Toxicology 01/2015; DOI:10.1016/j.tox.2015.01.010 · 3.75 Impact Factor
  • [Show abstract] [Hide abstract]
    ABSTRACT: Inorganic arsenic (iAs) at high doses is a known human carcinogen, inducing tumors of the skin, urinary bladder, and lung. It is also associated with non-cancer toxicities. An understanding of the mode of action (MOA) for arsenic-induced effects is needed to develop a scientifically-based risk assessment. To determine an MOA for iAs induced toxicities, it is necessary to understand the metabolism, kinetics, cell transport, and interaction with specific proteins of iAs. Based on in vitro investigations using animal and human cells, studies from animal models, and clinical and epidemiological studies, we have proposed an MOA involving formation of sufficient levels of reactive trivalent metabolites which interact with critical free sulfhydryl groups, leading to cytotoxicity and regenerative cell proliferation. There is a strong correlation between in vitro cytotoxicity (>0.1 μmol/L trivalent arsenicals) and the no effect levels in rodents [approximately 1 ppm (1 ppm = 1 mg/L) of water or diet]. In epithelial target tissues, the cytotoxic effects of iAs result in chronic precursor lesions which have the potential for an increased risk of developing cancer. In non-epithelial tissues, non-cancer toxicities such as hypertension and atherosclerosis develop. This MOA implies a non-linear, threshold dose–response relationship for both non-cancer and cancer end points of exposure to iAs.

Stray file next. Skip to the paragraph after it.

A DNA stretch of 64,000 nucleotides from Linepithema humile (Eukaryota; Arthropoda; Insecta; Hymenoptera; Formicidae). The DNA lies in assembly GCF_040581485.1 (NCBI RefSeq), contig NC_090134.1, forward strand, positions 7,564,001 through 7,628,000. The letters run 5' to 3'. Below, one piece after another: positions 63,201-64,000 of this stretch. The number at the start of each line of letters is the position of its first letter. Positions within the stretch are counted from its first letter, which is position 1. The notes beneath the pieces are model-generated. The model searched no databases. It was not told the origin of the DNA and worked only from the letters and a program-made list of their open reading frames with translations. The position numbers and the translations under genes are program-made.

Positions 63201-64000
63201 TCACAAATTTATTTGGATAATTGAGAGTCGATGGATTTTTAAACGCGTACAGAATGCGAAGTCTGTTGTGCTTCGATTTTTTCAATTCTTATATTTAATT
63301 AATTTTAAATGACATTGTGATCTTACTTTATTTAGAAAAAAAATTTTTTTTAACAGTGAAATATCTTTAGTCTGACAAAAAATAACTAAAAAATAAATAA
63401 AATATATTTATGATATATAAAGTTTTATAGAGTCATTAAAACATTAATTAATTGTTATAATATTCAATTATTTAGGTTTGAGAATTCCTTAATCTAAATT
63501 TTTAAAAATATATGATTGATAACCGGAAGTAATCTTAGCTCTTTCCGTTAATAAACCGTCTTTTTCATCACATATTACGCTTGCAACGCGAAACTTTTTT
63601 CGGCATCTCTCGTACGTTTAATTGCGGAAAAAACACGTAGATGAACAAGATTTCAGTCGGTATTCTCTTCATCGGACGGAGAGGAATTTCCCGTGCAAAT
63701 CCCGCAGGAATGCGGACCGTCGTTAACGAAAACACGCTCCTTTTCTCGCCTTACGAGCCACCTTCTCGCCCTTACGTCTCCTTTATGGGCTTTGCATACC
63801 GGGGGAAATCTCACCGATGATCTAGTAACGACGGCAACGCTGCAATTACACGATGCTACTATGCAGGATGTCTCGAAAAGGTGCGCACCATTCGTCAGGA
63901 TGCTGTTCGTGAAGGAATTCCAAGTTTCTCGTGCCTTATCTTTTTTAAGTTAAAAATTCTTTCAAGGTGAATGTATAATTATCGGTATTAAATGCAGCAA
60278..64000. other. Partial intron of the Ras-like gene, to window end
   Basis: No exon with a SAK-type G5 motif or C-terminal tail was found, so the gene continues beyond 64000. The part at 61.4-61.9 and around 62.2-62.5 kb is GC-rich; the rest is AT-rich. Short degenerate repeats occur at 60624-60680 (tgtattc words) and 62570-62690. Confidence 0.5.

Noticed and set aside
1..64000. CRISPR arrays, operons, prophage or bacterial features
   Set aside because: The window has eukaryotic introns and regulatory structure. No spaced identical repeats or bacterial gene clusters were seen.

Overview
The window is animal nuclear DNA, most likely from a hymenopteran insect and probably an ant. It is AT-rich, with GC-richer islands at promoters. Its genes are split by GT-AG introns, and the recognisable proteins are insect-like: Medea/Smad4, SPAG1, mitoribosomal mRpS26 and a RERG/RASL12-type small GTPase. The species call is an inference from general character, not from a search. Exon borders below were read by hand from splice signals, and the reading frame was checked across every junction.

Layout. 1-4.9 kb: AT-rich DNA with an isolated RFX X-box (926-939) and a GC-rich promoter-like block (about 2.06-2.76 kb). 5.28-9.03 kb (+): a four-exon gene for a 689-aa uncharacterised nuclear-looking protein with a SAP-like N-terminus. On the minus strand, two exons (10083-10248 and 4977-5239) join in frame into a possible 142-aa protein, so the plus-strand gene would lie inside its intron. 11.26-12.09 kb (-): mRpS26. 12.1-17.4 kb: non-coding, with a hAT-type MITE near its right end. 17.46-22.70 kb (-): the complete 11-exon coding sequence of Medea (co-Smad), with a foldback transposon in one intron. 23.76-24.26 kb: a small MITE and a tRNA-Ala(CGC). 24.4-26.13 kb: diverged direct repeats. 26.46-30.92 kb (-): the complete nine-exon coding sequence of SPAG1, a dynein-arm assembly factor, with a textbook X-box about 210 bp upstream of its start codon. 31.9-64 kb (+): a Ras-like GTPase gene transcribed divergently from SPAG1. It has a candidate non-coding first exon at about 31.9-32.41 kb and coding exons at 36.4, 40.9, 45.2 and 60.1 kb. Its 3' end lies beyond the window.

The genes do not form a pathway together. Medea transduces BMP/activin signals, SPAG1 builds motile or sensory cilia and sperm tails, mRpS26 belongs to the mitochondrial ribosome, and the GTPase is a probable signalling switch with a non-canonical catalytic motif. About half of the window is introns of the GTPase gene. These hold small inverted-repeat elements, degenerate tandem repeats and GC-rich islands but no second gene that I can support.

Chinese Science Bulletin 04/2014; 59(11):1078-1082. DOI:10.1007/s11434-014-0150-8 · 1.37 Impact Factor
  • Source
    [Show abstract] [Hide abstract]
    ABSTRACT: This scientific report provides a review of modern methodologies and tools to depict toxicokinetic and toxicodynamic processes and their application for the human hazard assessment of chemicals. The application of these methods is illustrated with examples drawn from the literature and international efforts in the field. First, the concepts of mode of action/adverse outcome pathway are discussed together with their associated terminology and recent international developments dealing with human hazard assessment of chemicals. Then modern methodologies and tools are presented including in vitro systems, physiologically-based models, in silico tools and OMICs technologies at the level of DNA/RNA (transcriptomics), proteins (proteomics) and the whole metabolome (metabolomics). Future perspectives for the potential applications of these modern methodologies and tools in the context of prioritisation of chemicals, integrated test strategies and the future of risk assessment are discussed. The report concludes with recommendations for future work and research formulated from consultations of EFSA staff, expert Panels and other international organisations.